Perhaps an even more primitive prototype of the developed theory can be found in the interesting Sakkapañha Sutta of the Dīgha Nikāya (D21), represented in the fourth column of Figure 1. The sutta itself is a strange combination of information, containing mythology, erotic love poetry, and profound ethical philosophy. It begins with the story of Sakka, King of Gods, (alias Indra of the Vedic pantheon) wishing to meet with the Buddha. But knowing the Buddha's love of meditation, silence, and solitude, he sends a heavenly musician named Pañcasikha to warm up the Buddha and make him more amenable to a visit. Pañcasikha complies by approaching the Buddha and singing a passionate love song inspired by a fairy princess that he (Pañcasikha) happens to be madly in love with (incidentally rendering this discourse the Theravadin counterpart to the biblical Song of Songs). The Buddha consents to a visit from the King of Gods, transitioning into the nucleus of the sutta which is yogic philosophy plain and simple. The only mythology apparent in this part is that it is Sakka who is asking the Buddha a number of deep questions. The sutta ends by returning to the tale of Sakka and Pañcasikha: Sakka rewards him for his services by giving him the girl of his dreams. The purpose of this odd combination of themes appears to be propagandistic: a piece of good, old wisdom literature being inserted into a juicy story demonstrating to the Vedic non-Buddhists that their own patron deity was on the side of the Buddhists! This kind of propagandizing is actually quite common in the Pali texts, but this is beside the point at hand. At any rate, in the sutta the Buddha gives a series of answers to a series of questions which can be assembled into a chain similar to that found in the Kalahavivāda Sutta. The chain begins with the same two links which begin the other, except in this case combined into one; with thinking, the next link, possibly being more of an elaboration on the theme of differentiating perception than an equivalent of name and form. The next link skips over stimulation and feelings and goes directly to chanda, preference or desire. The next link, what is loved and what is unloved, bears an obvious similarity to the corresponding link in the Kalahavivāda, and finally we have the standard mess of unpleasant effects of the foregoing phenomena. The list is much simpler, but obviously similar, to other versions of Dependent Co-Arising. Like the Kalahavivāda Sutta variant, it also is never called by that name specifically, but appears to be another early version of it. Incidentally, another piece of evidence that the philosophical nucleus of the sutta (but not necessarily the surrounding story) is very ancient, even primitive, is that the word pāṭimokkha, which in later literature usually refers to rules of monastic discipline, is here defined very differently, as is also the case in the Aṭṭhakavagga.
Before moving on to the short version of Dependent Co-Arising I will again quote Pande:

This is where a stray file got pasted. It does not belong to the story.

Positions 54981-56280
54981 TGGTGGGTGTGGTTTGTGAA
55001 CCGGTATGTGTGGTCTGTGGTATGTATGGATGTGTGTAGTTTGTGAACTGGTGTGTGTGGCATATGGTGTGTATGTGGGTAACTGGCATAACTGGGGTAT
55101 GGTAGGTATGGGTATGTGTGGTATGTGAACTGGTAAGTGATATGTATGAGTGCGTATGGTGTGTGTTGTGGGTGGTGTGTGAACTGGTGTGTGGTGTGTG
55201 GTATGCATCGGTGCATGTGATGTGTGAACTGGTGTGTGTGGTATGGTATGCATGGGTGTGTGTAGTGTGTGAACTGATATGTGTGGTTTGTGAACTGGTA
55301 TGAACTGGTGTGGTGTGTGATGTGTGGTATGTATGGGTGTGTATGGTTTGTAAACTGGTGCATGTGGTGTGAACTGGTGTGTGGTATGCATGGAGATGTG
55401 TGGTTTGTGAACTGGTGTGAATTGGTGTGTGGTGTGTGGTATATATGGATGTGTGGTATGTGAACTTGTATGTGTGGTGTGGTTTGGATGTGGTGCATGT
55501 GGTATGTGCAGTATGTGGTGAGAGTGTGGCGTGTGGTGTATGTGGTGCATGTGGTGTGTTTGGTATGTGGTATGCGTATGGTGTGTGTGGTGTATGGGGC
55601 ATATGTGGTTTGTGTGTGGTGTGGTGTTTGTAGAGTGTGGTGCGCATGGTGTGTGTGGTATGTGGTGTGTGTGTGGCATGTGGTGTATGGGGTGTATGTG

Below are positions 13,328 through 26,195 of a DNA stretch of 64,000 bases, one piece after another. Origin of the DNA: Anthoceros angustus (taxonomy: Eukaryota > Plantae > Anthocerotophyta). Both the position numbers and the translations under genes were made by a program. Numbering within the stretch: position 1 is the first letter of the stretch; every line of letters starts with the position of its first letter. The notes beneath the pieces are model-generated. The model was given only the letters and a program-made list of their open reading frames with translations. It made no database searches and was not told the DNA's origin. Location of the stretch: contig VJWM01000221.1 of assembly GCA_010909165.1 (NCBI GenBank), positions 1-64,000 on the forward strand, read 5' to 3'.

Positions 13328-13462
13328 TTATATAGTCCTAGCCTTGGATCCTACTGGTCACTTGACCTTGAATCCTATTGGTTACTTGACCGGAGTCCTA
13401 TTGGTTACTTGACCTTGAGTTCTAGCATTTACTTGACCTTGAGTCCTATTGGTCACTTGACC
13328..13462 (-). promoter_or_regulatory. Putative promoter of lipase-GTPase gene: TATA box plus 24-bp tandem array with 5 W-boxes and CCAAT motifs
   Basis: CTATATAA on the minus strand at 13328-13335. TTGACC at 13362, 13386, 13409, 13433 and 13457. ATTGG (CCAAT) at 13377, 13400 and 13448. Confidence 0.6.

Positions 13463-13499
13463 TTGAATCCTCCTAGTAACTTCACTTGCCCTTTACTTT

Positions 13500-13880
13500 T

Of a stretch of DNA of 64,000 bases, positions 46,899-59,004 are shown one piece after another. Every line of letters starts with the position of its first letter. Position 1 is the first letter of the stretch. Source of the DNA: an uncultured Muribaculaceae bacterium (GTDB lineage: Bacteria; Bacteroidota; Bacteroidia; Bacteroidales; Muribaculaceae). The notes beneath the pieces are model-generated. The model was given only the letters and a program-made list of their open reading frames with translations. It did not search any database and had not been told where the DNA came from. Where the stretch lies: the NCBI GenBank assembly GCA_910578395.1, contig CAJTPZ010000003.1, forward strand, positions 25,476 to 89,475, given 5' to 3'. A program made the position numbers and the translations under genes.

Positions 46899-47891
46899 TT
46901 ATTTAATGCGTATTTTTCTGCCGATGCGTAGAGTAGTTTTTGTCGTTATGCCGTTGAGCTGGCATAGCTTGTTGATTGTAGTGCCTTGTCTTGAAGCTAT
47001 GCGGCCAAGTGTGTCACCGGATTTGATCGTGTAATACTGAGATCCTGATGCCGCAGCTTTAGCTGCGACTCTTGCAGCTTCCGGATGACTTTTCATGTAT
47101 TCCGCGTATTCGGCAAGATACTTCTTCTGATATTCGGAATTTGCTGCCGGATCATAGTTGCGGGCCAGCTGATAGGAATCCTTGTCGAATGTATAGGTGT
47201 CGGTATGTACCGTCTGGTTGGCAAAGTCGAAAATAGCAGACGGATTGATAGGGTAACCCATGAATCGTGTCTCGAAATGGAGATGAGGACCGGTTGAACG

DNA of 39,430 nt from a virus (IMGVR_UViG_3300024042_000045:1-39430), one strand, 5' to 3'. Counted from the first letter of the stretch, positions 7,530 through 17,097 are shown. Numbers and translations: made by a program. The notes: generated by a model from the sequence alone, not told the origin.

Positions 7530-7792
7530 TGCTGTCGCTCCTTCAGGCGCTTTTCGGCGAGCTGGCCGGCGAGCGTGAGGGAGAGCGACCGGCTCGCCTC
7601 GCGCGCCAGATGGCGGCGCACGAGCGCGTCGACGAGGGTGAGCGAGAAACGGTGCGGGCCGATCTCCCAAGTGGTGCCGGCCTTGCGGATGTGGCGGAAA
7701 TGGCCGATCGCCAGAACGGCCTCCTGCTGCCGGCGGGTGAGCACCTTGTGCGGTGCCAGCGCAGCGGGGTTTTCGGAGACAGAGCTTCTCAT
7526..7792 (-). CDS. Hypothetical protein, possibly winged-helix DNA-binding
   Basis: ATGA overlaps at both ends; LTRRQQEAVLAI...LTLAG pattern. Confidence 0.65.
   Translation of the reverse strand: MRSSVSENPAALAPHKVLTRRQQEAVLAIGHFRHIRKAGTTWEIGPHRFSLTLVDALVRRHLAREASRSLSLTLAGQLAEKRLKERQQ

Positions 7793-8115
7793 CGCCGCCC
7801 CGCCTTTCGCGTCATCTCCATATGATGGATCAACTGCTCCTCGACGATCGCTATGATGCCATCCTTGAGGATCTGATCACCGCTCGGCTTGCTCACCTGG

"We find in the Nikāyas a number of short, though significant, utterances relating to the origin of Dukkha [i.e. unease, suffering]. These are generally similar, though varying in terms, emphasis, complexity and profundity.
Sometimes a number of them are grouped together to form a sequence of cause and effect. Through the gradual fusion of more than one such sequence appears to have arisen the law of Paṭiccasamo with twelve "links". It is in a way a 'hyper-series', and this accounts for much of its apparent inconsistency." (p.428)
I would add that another cause for the apparent inconsistency that is not specifically mentioned in the quote above is probably gradual changes in the meanings of old terms as the philosophical system gradually became more developed.
The short formula for paṭicca-samuppāda referred to previously, also found in stock form throughout the suttas, although not as frequently as the 12 nidāna series, is: imasmiṁ sati idaṁ hoti; imassa uppādā idaṁ uppajjati; imasmiṁ asati idaṁ na hoti; imassa nirodhā idaṁ nirujjhati---"This being, that is; from the arising of this, that arises; this not being, that is not; from the ceasing of this, that ceases." It may be seen that this short version of Dependent Co-Arising could be interpreted as a logical statement, and does not necessarily imply a sequence of causes and effects. In fact this short formula is one reason why some Buddhist philosophers have attempted to interpret paṭicca-samuppāda as occurring simultaneously: this arising, that arises; not this ceasing, that arises. After all, it is called Dependent Co-Arising, that Co- being generally ignored. (The orthodox interpretation is that the prefix sam- in the name of the principle is merely an intensifier, like the sam- in sambuddha, "Fully Enlightened One"; but the Pali prefix sam- etymologically corresponds to the Greek sym- and the Latin com-, and literally means "with," and is usually used in that sense.)